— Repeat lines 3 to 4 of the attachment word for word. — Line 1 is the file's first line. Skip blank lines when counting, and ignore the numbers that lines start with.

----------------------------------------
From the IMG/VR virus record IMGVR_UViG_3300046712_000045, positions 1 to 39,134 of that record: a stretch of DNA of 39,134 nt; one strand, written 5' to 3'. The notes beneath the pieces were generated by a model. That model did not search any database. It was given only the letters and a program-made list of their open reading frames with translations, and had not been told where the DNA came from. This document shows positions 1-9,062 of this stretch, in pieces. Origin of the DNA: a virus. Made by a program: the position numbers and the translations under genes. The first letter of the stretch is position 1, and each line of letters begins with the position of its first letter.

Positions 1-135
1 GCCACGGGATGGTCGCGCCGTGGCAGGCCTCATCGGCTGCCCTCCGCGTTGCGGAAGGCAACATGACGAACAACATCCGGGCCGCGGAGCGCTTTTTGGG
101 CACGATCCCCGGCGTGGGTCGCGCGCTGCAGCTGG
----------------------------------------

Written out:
1 GCCACGGGATGGTCGCGCCGTGGCAGGCCTCATCGGCTGCCCTCCGCGTTGCGGAAGGCAACATGACGAACAACATCCGGGCCGCGGAGCGCTTTTTGGG
101 CACGATCCCCGGCGTGGGTCGCGCGCTGCAGCTGG